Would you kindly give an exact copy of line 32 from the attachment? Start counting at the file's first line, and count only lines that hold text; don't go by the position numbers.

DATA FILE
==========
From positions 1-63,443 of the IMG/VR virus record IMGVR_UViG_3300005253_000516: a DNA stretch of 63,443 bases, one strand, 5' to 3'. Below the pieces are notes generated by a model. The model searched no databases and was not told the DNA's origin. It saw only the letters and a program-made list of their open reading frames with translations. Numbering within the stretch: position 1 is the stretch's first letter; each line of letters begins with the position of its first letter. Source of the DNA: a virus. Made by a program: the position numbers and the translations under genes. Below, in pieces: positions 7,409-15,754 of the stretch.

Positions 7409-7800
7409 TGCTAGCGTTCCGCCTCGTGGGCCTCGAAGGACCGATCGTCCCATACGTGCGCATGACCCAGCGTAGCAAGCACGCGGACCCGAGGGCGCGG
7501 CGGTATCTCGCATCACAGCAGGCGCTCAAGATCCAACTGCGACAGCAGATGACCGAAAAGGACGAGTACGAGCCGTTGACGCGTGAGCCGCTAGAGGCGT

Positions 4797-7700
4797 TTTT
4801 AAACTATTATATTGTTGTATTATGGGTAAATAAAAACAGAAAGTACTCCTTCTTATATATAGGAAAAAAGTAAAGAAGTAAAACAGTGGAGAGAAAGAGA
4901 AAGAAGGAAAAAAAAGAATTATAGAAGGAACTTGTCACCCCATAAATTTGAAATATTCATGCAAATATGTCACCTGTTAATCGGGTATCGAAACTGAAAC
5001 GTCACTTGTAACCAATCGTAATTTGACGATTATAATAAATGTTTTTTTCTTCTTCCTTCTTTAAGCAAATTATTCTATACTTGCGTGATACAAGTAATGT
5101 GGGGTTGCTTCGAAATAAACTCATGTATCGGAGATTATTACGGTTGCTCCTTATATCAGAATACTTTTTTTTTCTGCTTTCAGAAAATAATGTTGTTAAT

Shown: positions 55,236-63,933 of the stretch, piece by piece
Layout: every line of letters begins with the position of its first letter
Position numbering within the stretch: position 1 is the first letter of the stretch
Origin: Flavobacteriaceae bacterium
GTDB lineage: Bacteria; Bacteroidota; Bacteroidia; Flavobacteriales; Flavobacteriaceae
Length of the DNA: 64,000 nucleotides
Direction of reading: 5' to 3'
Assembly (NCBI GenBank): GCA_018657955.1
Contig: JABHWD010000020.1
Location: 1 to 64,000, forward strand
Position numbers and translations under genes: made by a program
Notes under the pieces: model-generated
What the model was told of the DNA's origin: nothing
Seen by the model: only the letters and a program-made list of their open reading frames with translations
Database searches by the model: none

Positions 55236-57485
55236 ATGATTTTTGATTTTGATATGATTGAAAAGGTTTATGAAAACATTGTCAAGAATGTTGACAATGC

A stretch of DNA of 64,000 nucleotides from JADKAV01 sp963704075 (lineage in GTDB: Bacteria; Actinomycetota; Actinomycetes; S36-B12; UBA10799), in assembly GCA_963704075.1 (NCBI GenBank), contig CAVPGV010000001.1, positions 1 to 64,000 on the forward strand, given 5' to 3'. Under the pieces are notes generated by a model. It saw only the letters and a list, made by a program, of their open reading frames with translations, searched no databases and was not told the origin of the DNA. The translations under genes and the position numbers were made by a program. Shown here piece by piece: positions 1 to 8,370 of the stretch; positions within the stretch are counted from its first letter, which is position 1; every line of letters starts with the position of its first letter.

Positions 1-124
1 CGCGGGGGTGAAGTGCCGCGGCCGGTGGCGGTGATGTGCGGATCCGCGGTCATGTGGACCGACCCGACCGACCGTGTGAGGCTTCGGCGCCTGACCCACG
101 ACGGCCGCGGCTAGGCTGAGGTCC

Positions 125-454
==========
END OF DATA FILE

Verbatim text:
Positions 125-454